Louhisaari Manor

Masku, Finland

Louhisaari manor castle was built in the late medieval ages by the remarkable Fleming noble family. The present main building was completed in the 1650s and represents the rare palatial architecture in Finland. The grounds have an extensive English-style park, complete with paths. Louhisaari belonged to the Fleming family for over three hundred years. The lack of money forced them to sell the manor to the family of Mannerheim in 1791. Finland’s Marshall C.G.E. Mannerheim was born there in 1867.

The festive floor and the service floor are in 17th-century style and furnished to match. The middle floor, where the actual living quarters were, was modernised during the 18th and 19th centuries, and the rooms in this part of the castle reflect the interior-decoration styles of that time.

Government of Finland bought Louhisaari in 1961 and opened it to the public couple of years later.
Nowadays it’s open in summer time. Admission to the museum only in the company of a guide, tours in Finnish at half hourly intervals.


Your name


Louhisaarentie, Masku, Finland
See all sites in Masku


Founded: ca. 1650
Category: Palaces, manors and town halls in Finland
Historical period: Swedish Empire (Finland)


4.5/5 (based on Google user reviews)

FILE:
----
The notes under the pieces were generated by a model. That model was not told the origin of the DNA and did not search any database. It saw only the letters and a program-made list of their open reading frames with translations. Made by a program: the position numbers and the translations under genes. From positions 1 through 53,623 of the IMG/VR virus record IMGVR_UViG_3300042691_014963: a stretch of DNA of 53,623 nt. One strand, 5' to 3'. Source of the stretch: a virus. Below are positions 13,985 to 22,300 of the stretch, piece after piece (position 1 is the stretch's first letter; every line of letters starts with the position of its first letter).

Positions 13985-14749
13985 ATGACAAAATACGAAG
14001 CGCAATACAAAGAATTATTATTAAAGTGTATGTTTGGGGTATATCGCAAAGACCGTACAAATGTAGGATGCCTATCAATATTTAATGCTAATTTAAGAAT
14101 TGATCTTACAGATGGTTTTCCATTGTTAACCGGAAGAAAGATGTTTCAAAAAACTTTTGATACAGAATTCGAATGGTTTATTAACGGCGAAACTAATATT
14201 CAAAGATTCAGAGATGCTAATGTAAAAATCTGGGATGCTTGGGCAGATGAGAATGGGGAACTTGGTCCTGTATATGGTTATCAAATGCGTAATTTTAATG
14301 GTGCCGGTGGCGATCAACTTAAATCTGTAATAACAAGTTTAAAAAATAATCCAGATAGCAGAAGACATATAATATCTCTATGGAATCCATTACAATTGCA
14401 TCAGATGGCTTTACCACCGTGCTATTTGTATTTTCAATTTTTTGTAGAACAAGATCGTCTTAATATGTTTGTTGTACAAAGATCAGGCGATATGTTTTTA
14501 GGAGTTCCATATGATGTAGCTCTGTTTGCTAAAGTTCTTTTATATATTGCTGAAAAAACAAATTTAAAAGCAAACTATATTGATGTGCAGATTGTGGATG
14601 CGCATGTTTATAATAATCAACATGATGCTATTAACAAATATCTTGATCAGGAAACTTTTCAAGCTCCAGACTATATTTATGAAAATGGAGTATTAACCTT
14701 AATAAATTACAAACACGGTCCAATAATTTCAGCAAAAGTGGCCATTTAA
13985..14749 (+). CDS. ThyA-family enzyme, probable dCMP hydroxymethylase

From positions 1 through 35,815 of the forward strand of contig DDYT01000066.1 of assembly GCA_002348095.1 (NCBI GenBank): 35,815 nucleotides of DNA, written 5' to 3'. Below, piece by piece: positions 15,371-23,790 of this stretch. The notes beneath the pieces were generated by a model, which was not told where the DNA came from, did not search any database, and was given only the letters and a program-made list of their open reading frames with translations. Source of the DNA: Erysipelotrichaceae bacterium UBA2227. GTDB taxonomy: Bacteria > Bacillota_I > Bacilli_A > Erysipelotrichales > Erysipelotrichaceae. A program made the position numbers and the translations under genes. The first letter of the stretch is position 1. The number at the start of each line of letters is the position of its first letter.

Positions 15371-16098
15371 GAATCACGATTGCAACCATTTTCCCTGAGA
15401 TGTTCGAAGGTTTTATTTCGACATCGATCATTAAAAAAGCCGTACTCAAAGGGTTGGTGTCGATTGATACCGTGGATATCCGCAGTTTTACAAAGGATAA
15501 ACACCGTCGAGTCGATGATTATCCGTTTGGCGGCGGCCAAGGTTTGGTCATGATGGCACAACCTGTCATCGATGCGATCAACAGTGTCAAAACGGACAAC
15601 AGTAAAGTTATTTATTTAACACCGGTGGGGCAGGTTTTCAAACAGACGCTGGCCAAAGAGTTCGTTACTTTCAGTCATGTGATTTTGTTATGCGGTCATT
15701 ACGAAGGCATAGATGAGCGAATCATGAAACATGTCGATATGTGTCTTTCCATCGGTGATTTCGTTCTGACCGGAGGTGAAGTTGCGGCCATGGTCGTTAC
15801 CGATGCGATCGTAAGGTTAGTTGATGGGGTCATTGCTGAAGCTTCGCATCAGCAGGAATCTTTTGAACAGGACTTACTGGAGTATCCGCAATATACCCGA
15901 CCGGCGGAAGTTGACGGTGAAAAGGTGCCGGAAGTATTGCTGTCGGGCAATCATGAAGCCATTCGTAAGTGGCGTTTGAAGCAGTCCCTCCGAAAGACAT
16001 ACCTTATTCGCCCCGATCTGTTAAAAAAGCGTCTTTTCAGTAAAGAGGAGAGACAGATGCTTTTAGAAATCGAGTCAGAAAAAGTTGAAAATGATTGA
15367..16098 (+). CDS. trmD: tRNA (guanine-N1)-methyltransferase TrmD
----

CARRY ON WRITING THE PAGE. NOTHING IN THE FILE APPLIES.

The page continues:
User Reviews

Antonio22 (21 months ago)
The Heart Of Finland
Filippo M (2 years ago)
The Fleming family acquired the Louhisaari estate around the middle of the 15th century. The Mannerheim family acquired the manor in 1795. Known residents were Carl Gustaf Mannerheim. A Finnish entomologist, and his grandson Marshal Carl Gustaf Emil Mannerheim, who was born here in 1867. ?? Carl Mannerheim, an illustrious figure in the Finnish defense forces, who also served as the Marshal of Finland. The place is said (not confirmed) to be haunted by the spirits of the last Fleming who owned the house and his wife. Mr. Fleming used to lock his wife up in a little overhead cupboard when he was away or if any male guests visited the Manor. Food was given to her by the servants through the little window at the side. On one such ocassion, however, Mr Fleming forgot to inform the servants that he had locked up his wife, as a result of which, she died of starvation.
Sami Koivumäki (2 years ago)
Interesting place. Birthplace of Finland's Marshal Mannerheim. 3 floors, no disebled amenities.
R H (2 years ago)
Beautiful place and surroundings! Great guides whom where there to answer when you just mumbled your thoughts out loud ? Really nice day trip location!
Timo Kokkinen (2 years ago)
Great manor with an interesting history.
Powered by Google

Featured Historic Landmarks, Sites & Buildings

Historic Site of the week

La Hougue Bie

La Hougue Bie is a Neolithic ritual site which was in use around 3500 BC. Hougue is a Jèrriais/Norman language word meaning a \'mound\' and comes from the Old Norse word haugr. The site consists of 18.6m long passage chamber covered by a 12.2m high mound. The site was first excavated in 1925 by the Société Jersiaise. Fragments of twenty vase supports were found along with the scattered remains of at least eight individuals. Gravegoods, mostly pottery, were also present. At some time in the past, the site had evidently been entered and ransacked.

In Western Europe, it is one of the largest and best preserved passage graves and the most impressive and best preserved monument of Armorican Passage Grave group. Although they are termed \'passage graves\', they were ceremonial sites, whose function was more similar to churches or cathedrals, where burials were incidental.